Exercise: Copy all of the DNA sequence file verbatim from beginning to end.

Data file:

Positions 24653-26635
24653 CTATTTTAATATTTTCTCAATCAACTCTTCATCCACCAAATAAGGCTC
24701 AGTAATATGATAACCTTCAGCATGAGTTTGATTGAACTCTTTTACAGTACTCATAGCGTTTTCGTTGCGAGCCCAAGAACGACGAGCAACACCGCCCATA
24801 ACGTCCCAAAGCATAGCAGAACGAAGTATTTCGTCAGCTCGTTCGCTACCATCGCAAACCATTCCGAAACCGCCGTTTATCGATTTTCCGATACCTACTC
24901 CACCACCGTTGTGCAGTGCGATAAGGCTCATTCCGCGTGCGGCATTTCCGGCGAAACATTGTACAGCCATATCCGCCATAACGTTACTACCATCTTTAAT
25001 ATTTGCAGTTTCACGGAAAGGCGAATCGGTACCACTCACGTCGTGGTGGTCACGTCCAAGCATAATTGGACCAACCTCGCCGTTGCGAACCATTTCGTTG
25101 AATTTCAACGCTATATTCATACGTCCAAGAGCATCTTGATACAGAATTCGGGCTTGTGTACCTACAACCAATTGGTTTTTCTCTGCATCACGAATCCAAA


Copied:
Positions 24653-26635
24653 CTATTTTAATATTTTCTCAATCAACTCTTCATCCACCAAATAAGGCTC
24701 AGTAATATGATAACCTTCAGCATGAGTTTGATTGAACTCTTTTACAGTACTCATAGCGTTTTCGTTGCGAGCCCAAGAACGACGAGCAACACCGCCCATA
24801 ACGTCCCAAAGCATAGCAGAACGAAGTATTTCGTCAGCTCGTTCGCTACCATCGCAAACCATTCCGAAACCGCCGTTTATCGATTTTCCGATACCTACTC
24901 CACCACCGTTGTGCAGTGCGATAAGGCTCATTCCGCGTGCGGCATTTCCGGCGAAACATTGTACAGCCATATCCGCCATAACGTTACTACCATCTTTAAT
25001 ATTTGCAGTTTCACGGAAAGGCGAATCGGTACCACTCACGTCGTGGTGGTCACGTCCAAGCATAATTGGACCAACCTCGCCGTTGCGAACCATTTCGTTG
25101 AATTTCAACGCTATATTCATACGTCCAAGAGCATCTTGATACAGAATTCGGGCTTGTGTACCTACAACCAATTGGTTTTTCTCTGCATCACGAATCCAAA